Hey, when we say we built that thing to be tough, we meant it. Thanks Charles!

This story was featured in our November 2016 newsletter.


Weather system in museum in Spain

Our Spanish distributor, Darrera, is taking Davis weather technology to the people of Spain. First they hit the airwaves, showing off the Vantage Pro2 on the program El Escarabajo Verde on Spanish public TV.

Then they hit the CosmoCaixa Science Museum of Barcelona, one of the most important museums in the country on environment, nature and space, where they installed a new set of interactive weather experiments.

“The different experiments showcase in a fun and engaging way how wind, temperature, humidity, rain, and solar and UV radiation are measured,” Darrera’s Marc Arazo told us. “As you can see, they work thanks to Davis sensors.”

“Each experiment is connected to an analog panel meter that reflects the changes as they occur, and is also accompanied by a touch screen monitor that shows real-time weather data from the Davis station located on the CosmoCaixa rooftop, as well as visual and textual explanations about each specific variable. All the weather data from the rooftop station is stored in a Weathercloud meteOS server, which features a stylish browser-based user interface.”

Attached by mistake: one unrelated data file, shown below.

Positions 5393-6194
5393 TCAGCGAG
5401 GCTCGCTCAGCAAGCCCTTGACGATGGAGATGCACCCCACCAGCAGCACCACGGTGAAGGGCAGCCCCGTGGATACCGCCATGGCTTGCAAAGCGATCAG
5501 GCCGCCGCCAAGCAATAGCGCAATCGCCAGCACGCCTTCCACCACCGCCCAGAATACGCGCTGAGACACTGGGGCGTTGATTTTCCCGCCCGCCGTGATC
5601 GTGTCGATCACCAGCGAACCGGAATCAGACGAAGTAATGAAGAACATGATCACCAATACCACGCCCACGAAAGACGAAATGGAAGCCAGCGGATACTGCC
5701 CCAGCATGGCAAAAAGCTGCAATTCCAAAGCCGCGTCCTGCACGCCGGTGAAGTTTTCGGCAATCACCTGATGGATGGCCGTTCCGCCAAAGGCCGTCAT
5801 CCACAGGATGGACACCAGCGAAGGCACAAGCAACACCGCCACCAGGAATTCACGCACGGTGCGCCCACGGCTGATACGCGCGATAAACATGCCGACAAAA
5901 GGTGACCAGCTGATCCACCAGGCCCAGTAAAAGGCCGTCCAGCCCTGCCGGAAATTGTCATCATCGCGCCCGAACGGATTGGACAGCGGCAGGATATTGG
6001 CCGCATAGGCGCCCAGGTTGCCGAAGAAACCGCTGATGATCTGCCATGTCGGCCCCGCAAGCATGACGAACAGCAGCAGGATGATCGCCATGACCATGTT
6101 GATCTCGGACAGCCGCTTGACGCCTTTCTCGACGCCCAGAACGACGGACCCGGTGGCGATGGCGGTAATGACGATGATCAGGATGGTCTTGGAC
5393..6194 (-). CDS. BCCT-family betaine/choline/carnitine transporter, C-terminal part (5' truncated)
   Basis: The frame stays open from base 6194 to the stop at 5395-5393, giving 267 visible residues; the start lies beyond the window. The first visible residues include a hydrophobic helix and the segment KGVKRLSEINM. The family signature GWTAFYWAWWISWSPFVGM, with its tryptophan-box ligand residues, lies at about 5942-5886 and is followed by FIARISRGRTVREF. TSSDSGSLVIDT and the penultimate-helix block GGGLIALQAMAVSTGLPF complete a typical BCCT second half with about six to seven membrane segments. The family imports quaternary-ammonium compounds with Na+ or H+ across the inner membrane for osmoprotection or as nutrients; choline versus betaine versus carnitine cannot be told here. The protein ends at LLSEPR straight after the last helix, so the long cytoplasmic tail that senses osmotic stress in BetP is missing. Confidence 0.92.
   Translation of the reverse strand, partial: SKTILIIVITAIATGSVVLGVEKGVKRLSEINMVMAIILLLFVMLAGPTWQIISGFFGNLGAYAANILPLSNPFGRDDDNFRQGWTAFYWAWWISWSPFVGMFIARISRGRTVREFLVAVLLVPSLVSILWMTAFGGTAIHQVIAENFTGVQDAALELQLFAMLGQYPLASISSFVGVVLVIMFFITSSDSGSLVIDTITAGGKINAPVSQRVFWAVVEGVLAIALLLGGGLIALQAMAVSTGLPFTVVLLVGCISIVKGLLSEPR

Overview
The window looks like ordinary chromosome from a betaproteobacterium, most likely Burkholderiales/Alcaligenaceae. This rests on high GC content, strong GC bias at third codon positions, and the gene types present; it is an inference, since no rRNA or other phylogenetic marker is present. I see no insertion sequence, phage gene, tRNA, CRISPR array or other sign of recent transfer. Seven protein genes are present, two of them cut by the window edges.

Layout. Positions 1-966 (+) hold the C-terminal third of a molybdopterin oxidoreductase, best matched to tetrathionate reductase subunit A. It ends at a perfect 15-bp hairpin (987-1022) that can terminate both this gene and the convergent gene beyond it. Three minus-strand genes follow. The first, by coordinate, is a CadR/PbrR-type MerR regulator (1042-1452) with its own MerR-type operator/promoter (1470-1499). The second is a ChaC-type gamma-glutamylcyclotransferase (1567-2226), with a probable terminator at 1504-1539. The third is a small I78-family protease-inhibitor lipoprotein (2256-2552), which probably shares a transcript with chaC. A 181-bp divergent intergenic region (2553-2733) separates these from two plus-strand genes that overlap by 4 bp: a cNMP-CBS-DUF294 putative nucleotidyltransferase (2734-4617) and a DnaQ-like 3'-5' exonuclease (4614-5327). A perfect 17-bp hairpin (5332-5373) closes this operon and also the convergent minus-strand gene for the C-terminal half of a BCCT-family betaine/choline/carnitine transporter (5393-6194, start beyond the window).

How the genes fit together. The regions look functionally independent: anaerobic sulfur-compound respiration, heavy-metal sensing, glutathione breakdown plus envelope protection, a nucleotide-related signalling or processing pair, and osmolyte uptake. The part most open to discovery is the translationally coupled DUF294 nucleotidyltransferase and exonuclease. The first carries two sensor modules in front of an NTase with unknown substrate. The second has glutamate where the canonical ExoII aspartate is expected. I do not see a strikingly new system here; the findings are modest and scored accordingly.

Weather system in museum in Spain

“One important thing,” he wrote of the sensor suite on the roof, “was to separate the rain gauge from the tower so rain would not be affected, while being able to install the anemometer at the top. The whole system is protected with our new stainless steel-copper lightning protection kit and a surge protector.”

Here is a YouTube video of the rain collector’s tipping bucket in action.

Gorgeous installation, Marc! Gracias por las fotos!

Vantage Pro2 decked out in lights.

This Vantage Pro2 is a bright spot in a dark sky.

Gerrit-Jan Leunk posted this wonderfully merry photo of the best holiday decorations in Dokkum City, Netherlands. We love it, and thought you would too!

This was featured in our December 2015 newsletter.

The Charles family of Foursight Wines

The Charles family, Bill and Nancy Charles and their daughter and son-in-law Kristy Charles and Joe Webb, with two other important members of the wine-making team.

The Charles family has been working a piece of land in the lovely Anderson Valley of California for generations. But in 2006, Bill and Nancy Charles, along with their daughter and son-in-law, Kristy Charles and Joe Webb, opened Foursight Wines and began to produce small lots of estate-grown Pinot Noir, Semillon, and Sauvignon Blanc.

Anderson valley fog

The Anderson Valley has crazy temperature swings, but those extremes are often pleasingly moderated by fog.